Lucky for audiences, too. Powerlines’ films have been enthusiastically attended at the Red Vic Movie House in San Francisco, the Rio Theatre in Santa Cruz, the Museum of Contemporary Art San Diego in La Jolla, and venues in Los Angeles. Their feature Whipped!!! garnered the EXPN Tube Action Sports Film Festival’s audience choice award. Ride On is currently being considered for the X-Dance Action Sports Film Festival 2010.
Powerlines has footage featured in Riding Giants and other films, and maintains an impressive client list, including ESPN, The Weather Channel, Good Morning America, National Geographic, Sony Pictures and the major television networks. There are dedicated Powerlines followers on Twitter, Facebook, MySpace and YouTube.
Catch screenings of Powerlines’ latest surf footage each month at Montara’s hot new restaurant, La Costanera.
Bruce Jenkins, San Francisco Chronicle sports columnist, attributes Powerlines’ achievements to “a combination of pure dedication, technical expertise, sharp editing and knowledge.” Jenkins adds: “Curt’s water footage rivals anyone’s in the world for steadiness — you never get the sense you’re on a boat, rocking up and down.” He also notes that both Nelson and Myers “are highly respected by the surfers, which leads to lengthy and revealing interviews.”
Like most creative outfits, Powerlines is surrounded by a clutch of gifted people pooling their talents. John duGan of Bay Aerial provides helicopter access for overhead filming. Casey Macker of Motion Graphics handles Powerlines’ DVD design and authoring.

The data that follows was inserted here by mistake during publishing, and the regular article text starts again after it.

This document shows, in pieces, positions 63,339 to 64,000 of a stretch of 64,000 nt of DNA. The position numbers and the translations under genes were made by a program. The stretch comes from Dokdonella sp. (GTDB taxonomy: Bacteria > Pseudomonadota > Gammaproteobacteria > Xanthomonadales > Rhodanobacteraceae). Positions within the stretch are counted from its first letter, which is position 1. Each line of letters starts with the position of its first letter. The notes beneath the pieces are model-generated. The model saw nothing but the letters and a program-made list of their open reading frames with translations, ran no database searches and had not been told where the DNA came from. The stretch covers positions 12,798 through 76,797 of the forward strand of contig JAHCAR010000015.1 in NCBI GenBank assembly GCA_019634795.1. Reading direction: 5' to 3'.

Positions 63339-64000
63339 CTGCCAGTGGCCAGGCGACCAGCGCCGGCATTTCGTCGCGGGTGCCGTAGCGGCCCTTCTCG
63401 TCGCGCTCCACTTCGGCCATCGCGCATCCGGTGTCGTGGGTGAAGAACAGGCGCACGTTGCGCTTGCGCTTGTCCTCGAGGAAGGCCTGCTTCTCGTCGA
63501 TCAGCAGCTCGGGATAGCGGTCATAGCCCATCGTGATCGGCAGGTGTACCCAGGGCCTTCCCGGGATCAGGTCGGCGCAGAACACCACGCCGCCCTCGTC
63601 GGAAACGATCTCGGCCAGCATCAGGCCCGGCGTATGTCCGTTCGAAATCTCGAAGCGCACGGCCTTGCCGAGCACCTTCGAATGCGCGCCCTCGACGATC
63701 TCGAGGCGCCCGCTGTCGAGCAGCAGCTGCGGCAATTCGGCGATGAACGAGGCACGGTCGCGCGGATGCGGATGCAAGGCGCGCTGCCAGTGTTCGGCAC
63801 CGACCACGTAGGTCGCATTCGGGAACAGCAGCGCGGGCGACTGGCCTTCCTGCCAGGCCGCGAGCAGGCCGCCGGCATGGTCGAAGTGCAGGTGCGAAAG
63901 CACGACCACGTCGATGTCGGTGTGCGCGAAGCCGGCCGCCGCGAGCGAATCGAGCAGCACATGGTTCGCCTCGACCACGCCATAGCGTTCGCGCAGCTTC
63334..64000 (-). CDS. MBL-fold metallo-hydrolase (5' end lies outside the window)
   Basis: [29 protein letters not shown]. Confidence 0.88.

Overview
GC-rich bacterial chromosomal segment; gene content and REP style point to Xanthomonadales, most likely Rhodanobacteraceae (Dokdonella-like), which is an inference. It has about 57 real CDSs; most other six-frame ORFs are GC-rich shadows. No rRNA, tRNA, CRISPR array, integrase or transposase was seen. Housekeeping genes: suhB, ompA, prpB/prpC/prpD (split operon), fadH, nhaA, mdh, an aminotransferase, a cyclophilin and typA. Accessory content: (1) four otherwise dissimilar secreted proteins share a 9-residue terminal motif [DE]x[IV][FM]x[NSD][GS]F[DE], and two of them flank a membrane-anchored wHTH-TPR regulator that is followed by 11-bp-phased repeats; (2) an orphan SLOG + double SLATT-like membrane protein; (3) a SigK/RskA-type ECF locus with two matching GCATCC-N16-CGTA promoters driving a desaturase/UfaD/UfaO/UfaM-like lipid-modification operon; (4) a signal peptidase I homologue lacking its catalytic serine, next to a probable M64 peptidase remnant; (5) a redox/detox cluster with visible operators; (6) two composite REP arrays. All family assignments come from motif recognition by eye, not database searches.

Since 2000, Powerlines has partnered with independent filmmaker Chris Wilson, head visionary of Wilson Productions and finish editor for Emmy award-winning Current TV. “Chris is amazing,” Nelson says. “He’s our third producer: helps us so much with production, killer graphics, super-tight editing — everything.”
Wilson says: “Eric and Curt are the originals: totally dedicated, documenting every break, showcasing locals. … I’d love to see Powerlines as a functioning machine, with great funds and recognition in the community, able to sponsor young surfers around the world.”
Meteorologist Mark Sponsler, founder of Stormsurf, agrees. “I can’t say enough about Curt and Eric. They’re the master archivists of Mavericks, and they do it with style and grace. … From a purely meteorological perspective, to have these archives of swell after swell is key to studying the effects of wind on the ocean. They’re also creating sociological documents: their films are not just about surfing, they’re about the people who surf. … An invaluable catalogue of the sport.”
So, what’s next? Exploring sponsorships for expanded clothing and accessory lines, advanced surf instruction programs, and future film festivals. Stay tuned.
“Powerlines started on a local TV station,” Myers says. “We want to keep this local rootsiness, but also watch the company grow, make it successful. You never know who you might influence. Young surfers may watch our films and be inspired to go for it. And that’s the greatest thing: to chase your dream.”